The Michael L. Printz Award for Excellence in Young Adult Literature is presented annually to a book that exemplifies literary excellence in young adult literature. It is named in memory of a Topeka, Kansas school librarian who was a long-time active member of the Young Adult Library Services Association of the American Library Association.
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WinnerMidwinter Blood by Marcus Sedgwick
Seven linked vignettes unfold on a Scandinavian island inhabited--throughout various time periods--by Vikings, vampires, ghosts, and a curiously powerful plant.
WinnerIn Darkness by Nick Lake
In the aftermath of the Haitian earthquake, fifteen-year-old Shorty, a poor gang member from the slums of Site Soleil, is trapped in the rubble of a ruined hospital, and as he grows weaker he has visions and memories of his life of violence, his lost twin sister, and of Toussaint L'Ouverture, who liberated Haiti from French rule in the 1804.
WinnerWhere Things Come Back by John Corey Whaley
Seventeen-year-old Cullen's summer in Lily, Arkansas, is marked by his cousin's death by overdose, an alleged spotting of a woodpecker thought to be extinct, failed romances, and his younger brother's sudden disappearance.
WinnerShip Breaker by Paolo Bacigalupi
In a futuristic world, teenaged Nailer scavenges copper wiring from grounded oil tankers for a living, but when he finds a beached clipper ship with a girl in the wreckage, he has to decide if he should strip the ship for its wealth or rescue the girl.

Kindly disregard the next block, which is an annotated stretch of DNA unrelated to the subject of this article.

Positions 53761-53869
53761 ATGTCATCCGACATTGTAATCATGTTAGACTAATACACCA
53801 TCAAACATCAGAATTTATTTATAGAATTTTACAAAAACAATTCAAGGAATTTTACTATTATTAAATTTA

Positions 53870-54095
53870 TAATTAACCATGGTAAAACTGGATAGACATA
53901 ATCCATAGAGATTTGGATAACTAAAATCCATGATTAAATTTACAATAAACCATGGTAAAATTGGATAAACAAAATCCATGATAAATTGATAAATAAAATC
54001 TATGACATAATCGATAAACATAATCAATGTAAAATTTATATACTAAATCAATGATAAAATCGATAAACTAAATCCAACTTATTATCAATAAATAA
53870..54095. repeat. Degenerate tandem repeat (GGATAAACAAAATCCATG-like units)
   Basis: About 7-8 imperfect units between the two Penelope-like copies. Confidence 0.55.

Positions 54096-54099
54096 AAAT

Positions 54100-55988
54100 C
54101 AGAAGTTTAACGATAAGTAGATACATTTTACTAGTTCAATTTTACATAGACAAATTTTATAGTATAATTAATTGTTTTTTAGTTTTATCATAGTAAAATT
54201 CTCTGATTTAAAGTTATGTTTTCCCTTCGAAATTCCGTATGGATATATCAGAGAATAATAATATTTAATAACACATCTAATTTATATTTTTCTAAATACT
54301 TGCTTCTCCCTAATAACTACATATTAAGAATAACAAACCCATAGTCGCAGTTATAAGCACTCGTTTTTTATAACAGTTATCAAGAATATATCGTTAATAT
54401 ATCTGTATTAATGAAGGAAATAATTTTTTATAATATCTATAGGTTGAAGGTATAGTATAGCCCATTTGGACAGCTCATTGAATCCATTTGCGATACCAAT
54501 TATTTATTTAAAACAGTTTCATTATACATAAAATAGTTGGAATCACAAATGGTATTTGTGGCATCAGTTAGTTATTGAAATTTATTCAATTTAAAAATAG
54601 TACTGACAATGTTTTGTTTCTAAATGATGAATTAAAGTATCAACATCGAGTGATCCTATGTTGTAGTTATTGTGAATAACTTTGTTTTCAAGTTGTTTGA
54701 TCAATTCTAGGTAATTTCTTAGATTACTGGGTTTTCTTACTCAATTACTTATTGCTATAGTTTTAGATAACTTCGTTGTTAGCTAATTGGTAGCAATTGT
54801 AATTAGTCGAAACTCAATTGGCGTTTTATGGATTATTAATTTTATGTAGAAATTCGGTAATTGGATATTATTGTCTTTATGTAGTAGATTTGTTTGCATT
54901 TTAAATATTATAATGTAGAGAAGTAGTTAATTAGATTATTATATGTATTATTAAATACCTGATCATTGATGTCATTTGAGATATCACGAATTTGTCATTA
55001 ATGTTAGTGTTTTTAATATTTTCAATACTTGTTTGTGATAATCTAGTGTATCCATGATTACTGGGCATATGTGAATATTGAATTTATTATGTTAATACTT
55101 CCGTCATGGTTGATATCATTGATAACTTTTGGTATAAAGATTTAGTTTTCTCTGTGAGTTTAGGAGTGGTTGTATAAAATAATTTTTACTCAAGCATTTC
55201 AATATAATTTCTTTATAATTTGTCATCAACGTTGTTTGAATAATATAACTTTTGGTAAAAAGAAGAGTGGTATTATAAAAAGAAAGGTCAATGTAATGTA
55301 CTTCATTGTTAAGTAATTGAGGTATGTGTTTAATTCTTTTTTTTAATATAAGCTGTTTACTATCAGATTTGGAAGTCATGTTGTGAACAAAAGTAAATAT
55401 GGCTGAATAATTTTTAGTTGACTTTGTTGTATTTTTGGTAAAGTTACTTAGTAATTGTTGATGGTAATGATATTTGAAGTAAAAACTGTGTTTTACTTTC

WinnerGoing Bovine by Libba Bray
Cameron Smith, a disaffected sixteen year-old who, after being diagnosed with Creutzfeld Jakob's (aka mad cow) disease, sets off on a road trip with a death-obsessed video gaming dwarf he meets in the hospital in an attempt to find a cure.
WinnerJellicoe Road by Melina Marchetta
Abandoned by her drug-addicted mother at the age of eleven, high school student Taylor Markham struggles with her identity and family history at a boarding school in Australia.
WinnerThe White Darkness by Geraldine McCaughrean
Taken to Antarctica by the man she thinks of as her uncle for what she believes to be a vacation, Symone--a troubled fourteen year old--discovers that he is dangerously obsessed with seeking Symme's Hole, an opening that supposedly leads into the center of a hollow Earth.
WinnerAmerican Born Chinese by Gene Luen Yang
Alternates three interrelated stories about the problems of young Chinese Americans trying to participate in the popular culture. Presented in comic book format. Lexile 530
WinnerLooking for Alaska by John Green
Sixteen-year-old Miles' first year at Culver Creek Preparatory School in Alabama includes good friends and great pranks, but is defined by the search for answers about life and death after a fatal car crash.
WinnerHow I live Now by Meg Rosoff
To get away from her pregnant stepmother in New York City, fifteen-year-old Daisy goes to England to stay with her aunt and cousins, with whom she instantly bonds, but soon war breaks out and rips apart the family while devastating the land.
WinnerThe First Part Last by Angela Johnson
Bobby's carefree teenage life changes forever when he becomes a father and must care for his adored baby daughter.
WinnerPostcards from No Man's Land by Aidan Chambers
Alternates between two stories--comtemporarily, seventeen-year-old Jacob visits a daunting Amsterdam at the request of his English grandmother--and historically, nineteen-year-old Geertrui relates her experience of British soldiers's attempts to liberate Holland from its German occupation.
WinnerA Step from Heaven by An Na
A young Korean girl and her family find it difficult to learn English and adjust to life in America.
WinnerKit's Wilderness by David Almond
Thirteen-year-old Kit goes to live with his grandfather in the decaying coal mining town of Stoneygate, England, and finds both the old man and the town haunted by ghosts of the past.
WinnerMonster by Walter Dean Myers
While on trial as an accomplice to a murder, sixteen-year-old Steve Harmon records his experiences in prison and in the courtroom in the form of a film script as he tries to come to terms with the course his life has taken.